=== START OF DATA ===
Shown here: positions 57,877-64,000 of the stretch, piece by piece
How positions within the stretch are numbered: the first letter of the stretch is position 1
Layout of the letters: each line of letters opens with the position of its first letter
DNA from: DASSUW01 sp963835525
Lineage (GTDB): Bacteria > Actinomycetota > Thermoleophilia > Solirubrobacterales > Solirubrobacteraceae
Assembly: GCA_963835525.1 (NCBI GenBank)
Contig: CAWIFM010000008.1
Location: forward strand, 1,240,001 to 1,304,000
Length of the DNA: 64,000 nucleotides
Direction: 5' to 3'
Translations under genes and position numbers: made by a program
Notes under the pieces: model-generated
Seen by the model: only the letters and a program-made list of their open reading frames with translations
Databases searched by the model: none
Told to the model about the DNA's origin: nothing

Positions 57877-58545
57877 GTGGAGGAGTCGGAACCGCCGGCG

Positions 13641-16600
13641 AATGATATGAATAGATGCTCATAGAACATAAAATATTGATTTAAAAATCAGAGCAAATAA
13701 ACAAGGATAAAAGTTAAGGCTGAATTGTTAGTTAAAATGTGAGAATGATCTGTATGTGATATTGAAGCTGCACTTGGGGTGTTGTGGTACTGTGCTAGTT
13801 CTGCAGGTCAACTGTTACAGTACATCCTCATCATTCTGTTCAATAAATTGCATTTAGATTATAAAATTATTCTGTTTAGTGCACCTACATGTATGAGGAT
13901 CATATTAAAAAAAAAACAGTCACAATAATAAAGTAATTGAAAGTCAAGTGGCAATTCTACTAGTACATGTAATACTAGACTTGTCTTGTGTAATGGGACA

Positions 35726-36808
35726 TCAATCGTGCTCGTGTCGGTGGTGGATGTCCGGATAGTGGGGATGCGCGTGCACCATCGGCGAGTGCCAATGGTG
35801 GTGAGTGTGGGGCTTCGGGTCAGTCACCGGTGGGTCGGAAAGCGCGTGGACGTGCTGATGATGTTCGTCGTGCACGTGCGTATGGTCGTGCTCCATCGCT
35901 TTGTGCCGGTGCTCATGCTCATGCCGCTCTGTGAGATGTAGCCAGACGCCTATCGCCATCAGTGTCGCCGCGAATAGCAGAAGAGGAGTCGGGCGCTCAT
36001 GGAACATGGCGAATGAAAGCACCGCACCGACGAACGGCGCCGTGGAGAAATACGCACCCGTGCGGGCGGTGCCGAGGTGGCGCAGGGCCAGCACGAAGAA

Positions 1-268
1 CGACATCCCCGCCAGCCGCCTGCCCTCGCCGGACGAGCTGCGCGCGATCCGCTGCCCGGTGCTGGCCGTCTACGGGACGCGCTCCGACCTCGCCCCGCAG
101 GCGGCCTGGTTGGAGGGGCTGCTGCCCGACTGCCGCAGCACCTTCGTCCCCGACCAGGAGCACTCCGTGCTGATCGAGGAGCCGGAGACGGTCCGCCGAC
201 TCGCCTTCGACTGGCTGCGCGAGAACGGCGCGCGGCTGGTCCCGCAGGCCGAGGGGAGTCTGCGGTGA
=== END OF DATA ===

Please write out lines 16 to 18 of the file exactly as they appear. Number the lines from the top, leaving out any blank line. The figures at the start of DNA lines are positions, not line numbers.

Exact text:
Positions 57877-58545
57877 GTGGAGGAGTCGGAACCGCCGGCG

Positions 13641-16600